These are my all time favorite Blackletter typefaces....Any others that you regard very highly out there?
Wilhelm Klingspor Gotisch, and of course the inimitable Linotype Sangue.
Ouch, I start to bleed just looking at Linotype Sangue LOL
As the feature is common to the examples on your list, all being in the Old English vein, it finally occurs to me to wonder about the dealie in the capitals consisting of an extraneous vertical hairline connected to the letter proper by two little hairlines bowed toward each other. It is purely decorative and weirdly structural at the same time. How did it come about? Does it have a name? I never questioned it before, but now, upon examination, I can't see the sense of it. If anyone has any clues to the history of this curious artifact, I would like to hear them.
Cerulean, I may be incorrect, but I understand it is to be a parallel to the ribbing of Cathedral Church stained glass windows....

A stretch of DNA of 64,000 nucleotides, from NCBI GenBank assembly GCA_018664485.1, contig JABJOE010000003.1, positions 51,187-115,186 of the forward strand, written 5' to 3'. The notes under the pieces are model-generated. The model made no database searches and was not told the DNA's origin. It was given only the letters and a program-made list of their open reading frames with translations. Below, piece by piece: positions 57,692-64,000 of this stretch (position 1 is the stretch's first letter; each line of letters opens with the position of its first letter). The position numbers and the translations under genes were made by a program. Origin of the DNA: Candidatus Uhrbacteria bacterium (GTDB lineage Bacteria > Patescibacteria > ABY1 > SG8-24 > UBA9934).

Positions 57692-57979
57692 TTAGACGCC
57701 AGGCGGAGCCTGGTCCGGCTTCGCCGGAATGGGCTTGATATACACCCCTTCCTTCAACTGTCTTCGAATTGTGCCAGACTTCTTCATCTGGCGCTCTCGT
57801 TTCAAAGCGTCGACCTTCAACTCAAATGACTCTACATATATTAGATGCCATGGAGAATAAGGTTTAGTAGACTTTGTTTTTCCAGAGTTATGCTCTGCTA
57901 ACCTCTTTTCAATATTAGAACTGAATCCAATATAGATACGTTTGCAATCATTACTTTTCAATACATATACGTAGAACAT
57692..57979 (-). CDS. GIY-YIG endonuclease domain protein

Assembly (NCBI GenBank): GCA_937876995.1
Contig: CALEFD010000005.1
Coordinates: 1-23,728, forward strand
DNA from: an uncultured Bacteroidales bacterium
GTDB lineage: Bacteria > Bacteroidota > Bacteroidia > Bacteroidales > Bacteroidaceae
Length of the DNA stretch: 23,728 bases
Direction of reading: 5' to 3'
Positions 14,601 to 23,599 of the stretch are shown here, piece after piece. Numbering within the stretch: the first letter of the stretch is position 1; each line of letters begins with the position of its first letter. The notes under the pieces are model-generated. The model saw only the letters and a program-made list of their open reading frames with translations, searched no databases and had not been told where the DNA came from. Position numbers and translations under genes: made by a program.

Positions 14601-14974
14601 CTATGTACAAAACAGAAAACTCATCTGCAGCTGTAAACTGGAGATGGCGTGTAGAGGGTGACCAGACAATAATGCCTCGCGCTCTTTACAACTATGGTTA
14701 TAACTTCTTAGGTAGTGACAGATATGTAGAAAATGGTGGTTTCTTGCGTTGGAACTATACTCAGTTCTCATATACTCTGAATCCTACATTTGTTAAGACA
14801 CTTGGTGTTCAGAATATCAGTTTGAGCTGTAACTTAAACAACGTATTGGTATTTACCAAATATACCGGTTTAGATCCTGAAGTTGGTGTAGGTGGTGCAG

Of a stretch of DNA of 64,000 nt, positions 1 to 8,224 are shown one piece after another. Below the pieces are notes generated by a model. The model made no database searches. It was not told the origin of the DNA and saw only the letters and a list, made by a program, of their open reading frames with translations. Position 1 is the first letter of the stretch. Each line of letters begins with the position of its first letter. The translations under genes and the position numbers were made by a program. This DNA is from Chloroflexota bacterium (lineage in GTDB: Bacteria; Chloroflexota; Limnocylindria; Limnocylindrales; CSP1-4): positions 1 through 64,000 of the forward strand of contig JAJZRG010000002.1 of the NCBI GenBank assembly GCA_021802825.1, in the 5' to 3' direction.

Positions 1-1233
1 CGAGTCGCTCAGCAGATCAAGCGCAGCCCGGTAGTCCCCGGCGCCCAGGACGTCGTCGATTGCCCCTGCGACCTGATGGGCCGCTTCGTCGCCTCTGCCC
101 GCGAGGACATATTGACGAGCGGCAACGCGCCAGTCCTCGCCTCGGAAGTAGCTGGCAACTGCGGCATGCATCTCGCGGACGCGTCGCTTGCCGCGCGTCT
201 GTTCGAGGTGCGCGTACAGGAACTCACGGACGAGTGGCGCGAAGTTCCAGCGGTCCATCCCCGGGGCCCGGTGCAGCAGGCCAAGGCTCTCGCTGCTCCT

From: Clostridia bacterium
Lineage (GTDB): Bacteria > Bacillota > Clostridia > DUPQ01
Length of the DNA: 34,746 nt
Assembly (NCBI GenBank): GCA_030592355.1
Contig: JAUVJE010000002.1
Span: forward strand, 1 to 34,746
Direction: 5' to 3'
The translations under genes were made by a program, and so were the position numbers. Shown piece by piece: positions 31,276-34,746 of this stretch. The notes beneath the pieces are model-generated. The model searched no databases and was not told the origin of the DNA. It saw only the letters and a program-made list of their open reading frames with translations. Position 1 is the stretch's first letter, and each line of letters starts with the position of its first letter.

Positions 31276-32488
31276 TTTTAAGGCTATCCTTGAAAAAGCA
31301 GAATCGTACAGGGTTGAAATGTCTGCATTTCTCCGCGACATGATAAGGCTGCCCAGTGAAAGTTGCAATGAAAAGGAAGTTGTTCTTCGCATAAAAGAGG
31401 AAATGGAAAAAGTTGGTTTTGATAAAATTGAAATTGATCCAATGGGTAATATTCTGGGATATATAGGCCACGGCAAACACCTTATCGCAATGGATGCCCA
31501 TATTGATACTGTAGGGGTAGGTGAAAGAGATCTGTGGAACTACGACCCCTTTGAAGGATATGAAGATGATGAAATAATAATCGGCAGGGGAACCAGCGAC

Quite a few in here:http://www.underconsideration.com/speakup/archives/005536.html
@cerulean I presumed it was to give balance to the overall tone of the letter. The big open forms have a lot of negative space without those lovely little hairlines.
[[http://www.stormtype.com/family-moyenage.html|Moyenage]] by František Štorm
[[http://www.houseind.com/fonts/blaktur|Blaktur]], by House Industries.
Rudolf Koch's [[http://www.flickr.com/photos/interrobang918/sets/72157616667219592/with/...|Deutsche Zierschrift]]
Hrant beat me to it!
But I will also add Clairvaux, which I've sometimes seen called a "whiteletter."
It's funny how blackletter types are called "Old English." Old English — as in the language, Anglo-Saxon — was not written in anything like a textura style, but in something closer to a half-uncial style. English was not written or printed in blackletter until the Middle English period (c.f. Caxton's Chaucer).